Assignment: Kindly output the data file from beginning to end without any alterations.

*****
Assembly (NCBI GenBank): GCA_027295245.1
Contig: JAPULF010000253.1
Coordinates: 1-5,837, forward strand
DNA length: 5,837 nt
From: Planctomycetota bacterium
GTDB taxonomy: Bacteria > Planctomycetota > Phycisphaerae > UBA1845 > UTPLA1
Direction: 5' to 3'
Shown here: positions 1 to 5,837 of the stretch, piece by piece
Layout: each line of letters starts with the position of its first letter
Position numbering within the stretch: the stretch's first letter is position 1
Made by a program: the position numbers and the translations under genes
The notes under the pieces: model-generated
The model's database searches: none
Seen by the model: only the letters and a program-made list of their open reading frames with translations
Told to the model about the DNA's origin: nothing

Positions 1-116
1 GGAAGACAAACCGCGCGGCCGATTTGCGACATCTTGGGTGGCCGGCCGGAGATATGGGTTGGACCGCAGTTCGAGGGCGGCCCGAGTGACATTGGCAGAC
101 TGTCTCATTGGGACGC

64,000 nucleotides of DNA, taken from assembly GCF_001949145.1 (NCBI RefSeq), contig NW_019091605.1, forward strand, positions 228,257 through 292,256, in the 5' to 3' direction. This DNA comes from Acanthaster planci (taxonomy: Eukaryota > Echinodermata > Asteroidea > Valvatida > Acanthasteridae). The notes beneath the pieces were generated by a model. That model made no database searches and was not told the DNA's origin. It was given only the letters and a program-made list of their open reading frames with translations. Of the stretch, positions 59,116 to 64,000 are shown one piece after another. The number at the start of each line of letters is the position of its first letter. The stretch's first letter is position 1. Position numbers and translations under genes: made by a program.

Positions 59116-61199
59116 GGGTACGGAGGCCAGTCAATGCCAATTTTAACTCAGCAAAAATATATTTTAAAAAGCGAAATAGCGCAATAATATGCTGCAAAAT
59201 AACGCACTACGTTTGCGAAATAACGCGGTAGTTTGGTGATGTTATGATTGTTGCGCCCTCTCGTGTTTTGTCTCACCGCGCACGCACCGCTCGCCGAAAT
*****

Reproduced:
Assembly (NCBI GenBank): GCA_027295245.1
Contig: JAPULF010000253.1
Coordinates: 1-5,837, forward strand
DNA length: 5,837 nt
From: Planctomycetota bacterium
GTDB taxonomy: Bacteria > Planctomycetota > Phycisphaerae > UBA1845 > UTPLA1
Direction: 5' to 3'
Shown here: positions 1 to 5,837 of the stretch, piece by piece
Layout: each line of letters starts with the position of its first letter
Position numbering within the stretch: the stretch's first letter is position 1
Made by a program: the position numbers and the translations under genes
The notes under the pieces: model-generated
The model's database searches: none
Seen by the model: only the letters and a program-made list of their open reading frames with translations
Told to the model about the DNA's origin: nothing

Positions 1-116
1 GGAAGACAAACCGCGCGGCCGATTTGCGACATCTTGGGTGGCCGGCCGGAGATATGGGTTGGACCGCAGTTCGAGGGCGGCCCGAGTGACATTGGCAGAC
101 TGTCTCATTGGGACGC

64,000 nucleotides of DNA, taken from assembly GCF_001949145.1 (NCBI RefSeq), contig NW_019091605.1, forward strand, positions 228,257 through 292,256, in the 5' to 3' direction. This DNA comes from Acanthaster planci (taxonomy: Eukaryota > Echinodermata > Asteroidea > Valvatida > Acanthasteridae). The notes beneath the pieces were generated by a model. That model made no database searches and was not told the DNA's origin. It was given only the letters and a program-made list of their open reading frames with translations. Of the stretch, positions 59,116 to 64,000 are shown one piece after another. The number at the start of each line of letters is the position of its first letter. The stretch's first letter is position 1. Position numbers and translations under genes: made by a program.

Positions 59116-61199
59116 GGGTACGGAGGCCAGTCAATGCCAATTTTAACTCAGCAAAAATATATTTTAAAAAGCGAAATAGCGCAATAATATGCTGCAAAAT
59201 AACGCACTACGTTTGCGAAATAACGCGGTAGTTTGGTGATGTTATGATTGTTGCGCCCTCTCGTGTTTTGTCTCACCGCGCACGCACCGCTCGCCGAAAT